Chronic Heart Failure induces mechanical and neuro-hormonal stresses on myocardial cells. The effects of these stresses have a progressive negative impact on left ventricular function, inducing left ventricular remodeling and recapitulation of the fetal gene program.
Studies performed in humans and in dogs with heart failure have established that Cardiac Contractility Modulation therapy reverses the left ventricular remodeling characteristic of CHF and improves left ventricular contractile strength. These effects are the result of a chain of intracellular molecular processes, which are apparent just seconds after initiating the treatment.
The signals have been shown to normalize the phosphorylation of regulatory proteins such as Phospholamban (PLB) in-vitro, within seconds of treatment. Improvement in calcium handling via SERCA2a upregulation and restoration of the sodium/calcium exchanger further increase contractile function in subjects with heart failure.
Among the genes whose expression is down-regulated in heart failure are those of key proteins associated with intracellular cycling of calcium. These abnormalities lead to one of the primary cellular defects that underlies myocardial contractile dysfunction in heart failure. Studies in both human subjects and in dogs with heart failure demonstrated improvements in mRNA expression of several of these important calcium handling proteins in response to Cardiac Contractility Modulation therapy (figure below), consistent with reversal of the fetal gene program. These changes initially occur in the region near the electrodes and, within months, affect all regions of the heart.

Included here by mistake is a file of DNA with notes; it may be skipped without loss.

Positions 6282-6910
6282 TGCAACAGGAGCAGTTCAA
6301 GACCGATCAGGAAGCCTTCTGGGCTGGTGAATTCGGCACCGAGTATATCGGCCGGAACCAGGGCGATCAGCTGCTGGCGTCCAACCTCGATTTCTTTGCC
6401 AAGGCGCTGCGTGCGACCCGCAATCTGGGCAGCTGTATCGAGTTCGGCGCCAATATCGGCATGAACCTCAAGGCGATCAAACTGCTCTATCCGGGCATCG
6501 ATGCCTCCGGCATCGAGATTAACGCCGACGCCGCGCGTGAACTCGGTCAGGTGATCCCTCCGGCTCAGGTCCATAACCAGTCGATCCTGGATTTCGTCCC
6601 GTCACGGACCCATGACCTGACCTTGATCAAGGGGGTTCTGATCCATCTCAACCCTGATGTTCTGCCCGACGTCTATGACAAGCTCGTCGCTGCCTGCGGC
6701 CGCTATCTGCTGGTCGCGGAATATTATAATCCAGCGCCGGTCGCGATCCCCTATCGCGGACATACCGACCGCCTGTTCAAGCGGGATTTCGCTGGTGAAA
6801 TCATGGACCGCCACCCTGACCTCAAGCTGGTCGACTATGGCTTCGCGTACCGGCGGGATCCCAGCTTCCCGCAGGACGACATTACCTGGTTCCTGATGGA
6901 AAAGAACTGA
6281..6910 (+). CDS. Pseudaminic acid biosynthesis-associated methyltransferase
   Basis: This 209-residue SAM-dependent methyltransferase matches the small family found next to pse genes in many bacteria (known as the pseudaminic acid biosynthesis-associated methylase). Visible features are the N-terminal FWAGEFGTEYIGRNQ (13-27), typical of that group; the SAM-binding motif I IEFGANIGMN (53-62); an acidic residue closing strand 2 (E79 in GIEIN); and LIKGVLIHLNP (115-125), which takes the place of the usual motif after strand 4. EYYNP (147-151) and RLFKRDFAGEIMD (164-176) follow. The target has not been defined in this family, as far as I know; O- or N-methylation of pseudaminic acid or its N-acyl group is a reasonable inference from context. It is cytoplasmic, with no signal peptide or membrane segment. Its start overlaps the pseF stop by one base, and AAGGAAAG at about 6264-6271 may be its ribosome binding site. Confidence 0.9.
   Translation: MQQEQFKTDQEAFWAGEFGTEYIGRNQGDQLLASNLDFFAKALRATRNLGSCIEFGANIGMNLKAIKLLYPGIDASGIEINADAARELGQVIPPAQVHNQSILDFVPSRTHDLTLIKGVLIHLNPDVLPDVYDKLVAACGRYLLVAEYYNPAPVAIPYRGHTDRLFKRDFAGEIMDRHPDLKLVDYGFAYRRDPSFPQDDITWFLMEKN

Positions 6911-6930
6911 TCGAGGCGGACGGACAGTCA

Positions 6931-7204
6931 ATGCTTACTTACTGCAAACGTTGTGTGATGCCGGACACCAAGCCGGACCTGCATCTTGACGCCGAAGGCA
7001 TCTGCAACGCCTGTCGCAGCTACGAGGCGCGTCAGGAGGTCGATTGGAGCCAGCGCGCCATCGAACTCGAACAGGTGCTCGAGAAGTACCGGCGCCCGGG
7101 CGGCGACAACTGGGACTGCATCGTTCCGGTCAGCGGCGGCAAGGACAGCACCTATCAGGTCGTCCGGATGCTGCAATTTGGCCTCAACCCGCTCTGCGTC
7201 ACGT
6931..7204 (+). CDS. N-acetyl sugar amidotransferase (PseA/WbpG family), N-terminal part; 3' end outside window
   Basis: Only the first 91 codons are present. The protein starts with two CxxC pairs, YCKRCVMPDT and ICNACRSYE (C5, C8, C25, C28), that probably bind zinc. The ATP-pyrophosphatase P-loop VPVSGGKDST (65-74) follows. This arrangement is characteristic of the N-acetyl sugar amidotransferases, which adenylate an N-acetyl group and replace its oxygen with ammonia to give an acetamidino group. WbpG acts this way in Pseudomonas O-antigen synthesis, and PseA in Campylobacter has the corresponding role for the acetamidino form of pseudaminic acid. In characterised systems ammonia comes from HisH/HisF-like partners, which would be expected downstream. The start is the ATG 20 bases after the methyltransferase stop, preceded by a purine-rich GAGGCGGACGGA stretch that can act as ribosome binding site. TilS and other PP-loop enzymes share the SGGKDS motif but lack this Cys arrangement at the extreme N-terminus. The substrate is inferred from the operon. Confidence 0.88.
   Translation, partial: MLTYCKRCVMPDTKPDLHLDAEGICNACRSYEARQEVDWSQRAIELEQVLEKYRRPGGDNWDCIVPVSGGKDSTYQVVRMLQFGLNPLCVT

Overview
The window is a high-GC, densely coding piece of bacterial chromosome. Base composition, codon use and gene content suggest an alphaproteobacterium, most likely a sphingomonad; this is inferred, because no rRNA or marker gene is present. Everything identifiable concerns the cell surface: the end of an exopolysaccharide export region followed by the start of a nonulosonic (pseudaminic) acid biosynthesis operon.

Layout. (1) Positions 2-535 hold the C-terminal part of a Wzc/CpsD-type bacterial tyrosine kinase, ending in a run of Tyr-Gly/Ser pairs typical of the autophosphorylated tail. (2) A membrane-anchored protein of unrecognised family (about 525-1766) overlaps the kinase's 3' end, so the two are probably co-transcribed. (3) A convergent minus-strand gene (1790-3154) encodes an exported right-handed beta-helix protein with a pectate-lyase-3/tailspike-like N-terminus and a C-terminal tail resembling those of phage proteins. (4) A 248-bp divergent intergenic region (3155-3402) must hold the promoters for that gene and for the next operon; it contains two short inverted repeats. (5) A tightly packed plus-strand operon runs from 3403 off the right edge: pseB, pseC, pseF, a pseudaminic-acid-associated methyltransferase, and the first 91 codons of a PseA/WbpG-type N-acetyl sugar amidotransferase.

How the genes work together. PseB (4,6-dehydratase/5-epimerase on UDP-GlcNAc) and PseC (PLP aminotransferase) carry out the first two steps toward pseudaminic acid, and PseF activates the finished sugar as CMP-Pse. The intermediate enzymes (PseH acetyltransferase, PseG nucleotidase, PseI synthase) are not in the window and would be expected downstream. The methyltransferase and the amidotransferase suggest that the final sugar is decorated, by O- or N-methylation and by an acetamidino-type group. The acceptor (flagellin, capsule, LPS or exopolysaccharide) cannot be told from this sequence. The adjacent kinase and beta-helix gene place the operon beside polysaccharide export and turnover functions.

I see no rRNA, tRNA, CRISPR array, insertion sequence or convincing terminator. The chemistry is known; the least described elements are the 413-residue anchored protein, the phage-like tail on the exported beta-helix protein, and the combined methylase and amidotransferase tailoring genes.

Over time, local changes result in unloading of stress and normalization of gene expression in remote areas across the entire myocardium. These interrupt the “remodeling cascade” and induce global reverse remodeling and improvement in cardiac function (figure below). 3D Echocardiographic studies in humans and ventriculography studies in animals demonstrate reverse remodeling within 3 months of initiating Cardiac Contractility Modulation therapy.
Classic positive ionotropic drug therapies are also known to improve left ventricular systolic function. However, these improvements also result in increased myocardial oxygen consumption (MVO2) which can be detrimental to already over-stressed and failing cardiac tissue. The improvement induced by Cardiac Contractility Modulation therapy, on the other hand, does not result in a detectable increase in MVO2. The improvements in left ventricular function with Cardiac Contractility Modulation are associated with improved left ventricular efficiency, similar to the effects seen with left ventricular pacing.